• Big Circus 2011
    Oil on canvas
    227 × 333 cm 
    Collection of the artist

    Chapter 2. (Dis)United States of America

    Oiwa moved to New York in 2002, the year after the 9/11 terrorist attacks, when, in contrast to his peaceful everyday life, America began fighting in Iran and Afghanistan. This was followed by the 2008 financial crisis, and while there was a glimmer of “hope” when Obama was elected president, it was short-lived, with the turmoil in America worsening under the Trump administration. Having observed this state of affairs, it is as if Oiwa is trying to bring the political and social chaos into the open by dealing with such familiar subjects as barbecues, circuses and dreams.

  • Kita-Senju 2010
    Oil on canvas
    227 × 444 cm 
    Collection of 21st Century Museum of Contemporary Art, Kanazawa

    Chapter 3. Life as an Eternal Journey

    Oiwa has constantly been on the move, from São Paulo, where he was born and raised, to Tokyo where he lived for eleven years from 1991, and then to New York. In this sense one could say his life itself is a journey. And the scenes and motifs he has observed in each location have been incorporated into his artworks. Various places—from the Kita-Senju district of Tokyo that retains the atmosphere of a shitamachi (old town), and the Setouchi island of Ogijima, to other Asian countries—are depicted in a way that creates a somehow nostalgic atmosphere. His many charming drawings also lend color to individual moments in his life of travel.

  • Mushroom Forest 2016
    Oil on canvas
    227 × 555 cm 
    Collection of the artist

    Chapter 4. A Very Imperfect World

    Having observed since his childhood in São Paulo how things go wrong in the world, Oiwa has used as themes in his works environmental problems such as air and sea pollution as well as the absurdities surrounding natural disasters. His canvases, which are brightly colored and filled with light despite the weightiness of these themes, appear to contain a glimmer of hope. In this chapter, we attempt to marry a magnificent symphony created by composer Chad Cannon in response to Oiwa’s work with the paintings that inspired it.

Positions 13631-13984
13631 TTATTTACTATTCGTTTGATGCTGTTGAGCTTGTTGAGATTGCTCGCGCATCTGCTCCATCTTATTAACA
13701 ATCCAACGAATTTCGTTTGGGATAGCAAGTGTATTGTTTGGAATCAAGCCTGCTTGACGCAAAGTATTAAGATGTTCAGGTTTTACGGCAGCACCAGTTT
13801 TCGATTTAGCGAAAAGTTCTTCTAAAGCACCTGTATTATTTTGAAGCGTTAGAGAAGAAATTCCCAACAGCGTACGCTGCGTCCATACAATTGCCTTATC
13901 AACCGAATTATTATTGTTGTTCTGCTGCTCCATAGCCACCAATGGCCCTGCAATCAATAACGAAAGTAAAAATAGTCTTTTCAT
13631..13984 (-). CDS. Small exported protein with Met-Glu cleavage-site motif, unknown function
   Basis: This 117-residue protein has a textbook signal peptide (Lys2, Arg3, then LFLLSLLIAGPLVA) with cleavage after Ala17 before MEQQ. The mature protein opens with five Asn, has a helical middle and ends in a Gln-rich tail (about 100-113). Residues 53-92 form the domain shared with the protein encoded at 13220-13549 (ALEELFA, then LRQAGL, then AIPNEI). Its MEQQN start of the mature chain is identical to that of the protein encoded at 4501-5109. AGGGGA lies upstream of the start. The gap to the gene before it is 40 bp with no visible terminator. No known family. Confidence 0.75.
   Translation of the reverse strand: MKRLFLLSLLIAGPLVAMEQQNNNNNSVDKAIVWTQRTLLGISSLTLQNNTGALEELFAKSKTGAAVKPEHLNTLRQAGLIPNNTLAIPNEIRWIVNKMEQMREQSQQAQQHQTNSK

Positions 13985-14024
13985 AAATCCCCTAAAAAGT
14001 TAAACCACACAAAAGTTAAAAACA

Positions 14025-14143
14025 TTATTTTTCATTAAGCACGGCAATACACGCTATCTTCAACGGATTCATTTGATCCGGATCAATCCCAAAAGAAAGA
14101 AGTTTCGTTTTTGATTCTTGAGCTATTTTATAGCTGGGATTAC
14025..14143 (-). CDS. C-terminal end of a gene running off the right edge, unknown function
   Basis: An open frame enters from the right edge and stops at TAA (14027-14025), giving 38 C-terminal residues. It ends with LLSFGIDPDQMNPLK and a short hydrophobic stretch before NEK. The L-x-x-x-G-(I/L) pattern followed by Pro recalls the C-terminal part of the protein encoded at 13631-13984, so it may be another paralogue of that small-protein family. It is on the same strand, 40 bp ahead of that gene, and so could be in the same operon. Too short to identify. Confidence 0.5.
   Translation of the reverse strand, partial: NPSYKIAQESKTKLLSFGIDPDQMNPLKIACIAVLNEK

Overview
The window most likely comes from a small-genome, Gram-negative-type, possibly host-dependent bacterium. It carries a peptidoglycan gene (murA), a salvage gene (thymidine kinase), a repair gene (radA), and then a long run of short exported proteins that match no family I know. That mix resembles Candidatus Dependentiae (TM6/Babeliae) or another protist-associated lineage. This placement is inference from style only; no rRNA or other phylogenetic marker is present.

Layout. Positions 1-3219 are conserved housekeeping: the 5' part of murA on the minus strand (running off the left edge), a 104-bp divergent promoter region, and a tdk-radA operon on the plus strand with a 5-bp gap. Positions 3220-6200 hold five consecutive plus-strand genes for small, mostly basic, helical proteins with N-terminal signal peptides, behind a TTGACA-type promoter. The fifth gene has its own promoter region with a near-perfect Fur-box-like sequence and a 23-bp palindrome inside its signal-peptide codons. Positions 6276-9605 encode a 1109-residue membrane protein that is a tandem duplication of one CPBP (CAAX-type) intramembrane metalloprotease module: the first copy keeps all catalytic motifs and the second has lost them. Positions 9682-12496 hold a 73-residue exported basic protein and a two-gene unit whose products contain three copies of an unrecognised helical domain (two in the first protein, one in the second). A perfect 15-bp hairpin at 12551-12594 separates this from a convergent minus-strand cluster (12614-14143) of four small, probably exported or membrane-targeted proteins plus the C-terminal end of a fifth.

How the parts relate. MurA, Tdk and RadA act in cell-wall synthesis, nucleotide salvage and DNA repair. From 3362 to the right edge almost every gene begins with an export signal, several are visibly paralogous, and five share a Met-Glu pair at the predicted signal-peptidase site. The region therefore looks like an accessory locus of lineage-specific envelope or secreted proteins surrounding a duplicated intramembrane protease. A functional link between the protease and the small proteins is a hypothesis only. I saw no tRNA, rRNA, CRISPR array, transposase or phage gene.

• Vortex 2018
    227 × 333 cm 
    Oil and composition silver leaf on canvas
    Collection of the artist

    Chapter 5. Aiming for Light

    “Light” is the most important theme in Oiwa’s works. After learning that the human eye contains two types of cells—cone cells, which make out colors and shapes in strong light, and rod cells, which are more sensitive and allow us to make out shapes in the dark but not colors—Oiwa was inspired to make use of the latter in the presentation of his paintings. Paintings created using a range of media to express light, such as composition gold and silver leaf, glitter and LED lights, can be viewed inside this darkened gallery.

  • Five Nests 2012
    227 × 555 cm 
    Oil on canvas
    Collection of the artist

    Chapter 6. After All, We Remain Hopeful

    The exhibition concludes with a selection of works filled with light employing such colors as green, blue and yellow. The settings vary and include a tropical rain forest in the Amazon, a river in São Paulo and a forest whose location is unidentifiable, but each work is drenched in a soft light that seems to envelope the viewer. It could be said that the new work created for this exhibition, Journey to the Light, exquisitely embodies Oiwa’s approach, which the artist himself summed up when he stated, “in order to become happy, it’s important to cultivate the light I’m aiming for myself.”

  • Conceptual drawing

    New drawing Woods on a 27-meter-long wall

    To date, Oscar Oiwa has executed large-scale wall drawing at the Setouchi Triennale (2010 Ogijima, 2013 Ibukijima, 2016 Shodoshima), Embassy of Brazil in Japan (2017) and Japan House São Paulo (2018). For this exhibition, he will spent some two weeks at the Museum executing a forest-themed drawing on a massive 4.5-meter-high by 27-meter-long wall of the 21st Century Museum of Contemporary Art, Kanazawa. Experience for yourself the overwhelming scale of this work!

Exhibition Catalogue

  • Oscar Oiwa: Journey to the Light

    • “An Attachment to this Life,” MIYAZAWA Kazufumi (Singer-songwriter)
    • “Oscar Oiwa, or the Aesthetics of Inversion,” Emile Tsuru-Devaux (PhD, Kyoto University Graduate School of Human and Environmental Studies / Japanese Brazilian Art Researcher)
    • “When the Light Meets the Dark,” YOKOYAMA Yukiko (Assistant Curator, 21st Century Museum of Contemporary Art, Kanazawa)
    Publisher: Kyuryudo Art Publishing
    Scheduled release: April 2019
    ISBN: 78-4-7630-1914-1 C0071
    Price: ¥2,963 (tax excluded)



Organized by:

21st Century Museum of Contemporary Art, Kanazawa (Kanazawa Art Promotion and Development Foundation)

Supported by:
Embassy of Brazil in Japan

JAPAN AIRLINES, Kuretake Co., Ltd.

Grants from:
Nomura Foundation